Double Disc Court
Double disc court is a frisbee sport which combines quickness, strategy, and
throwing ability. It is one of seven events contested yearly at the world
overall flying disc championships and the most fun thing to do ever.
DDC is played by two teams of two players each. The courts are 13 meters square
and 17 meters apart. You get one point for a throw that lands and stays in the
opponents' court, or if an opponent drops your throw. Your opponents get one point
if your throw touches outside
their court. If you can arrange it so that the other team is touching both
discs at the same time, you get two points. That is called "doubling" your
A common strategy for escaping doubles is for one player to tip one of the discs.
While that disc is in the air, the other player catches and throws the other disc. In the
picture, Tony (in the front of the court) has tipped his disc. I am catching
the other disc and will throw it back before Tony catches his tip.
The gallery has been divided into one page per tournament, so you should be
able to find the pictures you want more quickly.
- Official rules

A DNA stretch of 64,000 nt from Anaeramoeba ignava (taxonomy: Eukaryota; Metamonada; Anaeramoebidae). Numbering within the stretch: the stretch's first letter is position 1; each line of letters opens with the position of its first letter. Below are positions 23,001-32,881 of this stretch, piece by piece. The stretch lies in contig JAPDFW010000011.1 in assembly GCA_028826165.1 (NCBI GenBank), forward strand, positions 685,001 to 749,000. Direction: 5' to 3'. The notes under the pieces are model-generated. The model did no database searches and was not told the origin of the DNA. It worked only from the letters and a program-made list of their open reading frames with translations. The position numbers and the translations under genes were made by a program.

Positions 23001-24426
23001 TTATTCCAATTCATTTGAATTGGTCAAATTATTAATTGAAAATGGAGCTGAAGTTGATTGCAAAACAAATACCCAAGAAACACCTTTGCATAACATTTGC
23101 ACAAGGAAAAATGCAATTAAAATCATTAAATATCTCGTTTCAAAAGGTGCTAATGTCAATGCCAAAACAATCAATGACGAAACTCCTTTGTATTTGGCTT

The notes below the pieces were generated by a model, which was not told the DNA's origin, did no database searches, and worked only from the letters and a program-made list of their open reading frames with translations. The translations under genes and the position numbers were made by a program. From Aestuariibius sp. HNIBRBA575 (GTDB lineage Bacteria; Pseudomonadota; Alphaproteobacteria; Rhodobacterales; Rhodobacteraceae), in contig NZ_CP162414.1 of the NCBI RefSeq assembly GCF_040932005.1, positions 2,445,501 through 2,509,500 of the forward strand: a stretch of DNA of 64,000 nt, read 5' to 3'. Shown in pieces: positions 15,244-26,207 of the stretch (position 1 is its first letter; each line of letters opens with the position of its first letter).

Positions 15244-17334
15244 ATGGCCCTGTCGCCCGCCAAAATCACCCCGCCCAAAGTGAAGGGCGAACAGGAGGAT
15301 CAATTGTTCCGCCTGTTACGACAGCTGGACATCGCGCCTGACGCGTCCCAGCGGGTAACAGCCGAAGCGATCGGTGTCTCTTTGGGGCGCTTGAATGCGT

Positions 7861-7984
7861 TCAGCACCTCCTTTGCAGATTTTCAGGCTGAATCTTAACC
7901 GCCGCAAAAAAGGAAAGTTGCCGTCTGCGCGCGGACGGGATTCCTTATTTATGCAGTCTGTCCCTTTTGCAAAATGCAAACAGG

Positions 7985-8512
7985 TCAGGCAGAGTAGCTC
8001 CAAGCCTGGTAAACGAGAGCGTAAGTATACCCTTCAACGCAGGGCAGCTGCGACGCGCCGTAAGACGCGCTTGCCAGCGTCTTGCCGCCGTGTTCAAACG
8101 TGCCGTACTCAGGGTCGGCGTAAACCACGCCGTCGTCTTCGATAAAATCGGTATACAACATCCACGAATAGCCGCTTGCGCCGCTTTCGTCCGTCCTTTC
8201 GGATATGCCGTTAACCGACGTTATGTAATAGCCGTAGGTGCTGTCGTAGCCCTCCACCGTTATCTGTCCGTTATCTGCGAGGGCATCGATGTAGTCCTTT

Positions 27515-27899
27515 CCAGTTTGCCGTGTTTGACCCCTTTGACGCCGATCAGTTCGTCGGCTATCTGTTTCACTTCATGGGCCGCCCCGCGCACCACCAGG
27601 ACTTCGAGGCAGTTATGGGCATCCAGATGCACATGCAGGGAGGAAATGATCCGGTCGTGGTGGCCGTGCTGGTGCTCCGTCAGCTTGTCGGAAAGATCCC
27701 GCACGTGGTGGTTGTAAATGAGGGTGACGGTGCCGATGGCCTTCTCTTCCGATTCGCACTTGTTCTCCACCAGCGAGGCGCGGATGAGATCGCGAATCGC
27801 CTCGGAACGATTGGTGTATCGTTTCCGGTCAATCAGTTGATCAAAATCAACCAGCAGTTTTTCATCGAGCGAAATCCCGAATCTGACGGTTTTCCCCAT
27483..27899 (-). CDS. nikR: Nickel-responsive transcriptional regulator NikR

- Pool charts for round-robin play
- Formats for a King Of The Court tournament
- A proposal I made to change the
lateness rule, adopted in slightly different form January, 2004
- A proposal I made to change the way in which infractions are called, adopted April, 2004
- Robbie Robison wrote an excellent
overview that provides a quick
introduction to rules and strategies.
- I wrote a somewhat sillier
article for Disc Golf World News in an attempt to get golfers to play.
- Drills for one to four players
- A thorough treatise on the art of playing DDC, by Carlton Howard
Other DDC and related pages
- Tallahassee DDC
has an awesome website (much nicer than this one) with excellent information
including a nicely put together instructional video.
- WFDF DDC Committee
- There's a Yahoo
group for those interested in talking about DDC -
tournament announcements, results, rules discussions, etc.
Other disc starting points
Maintained by Conrad Damon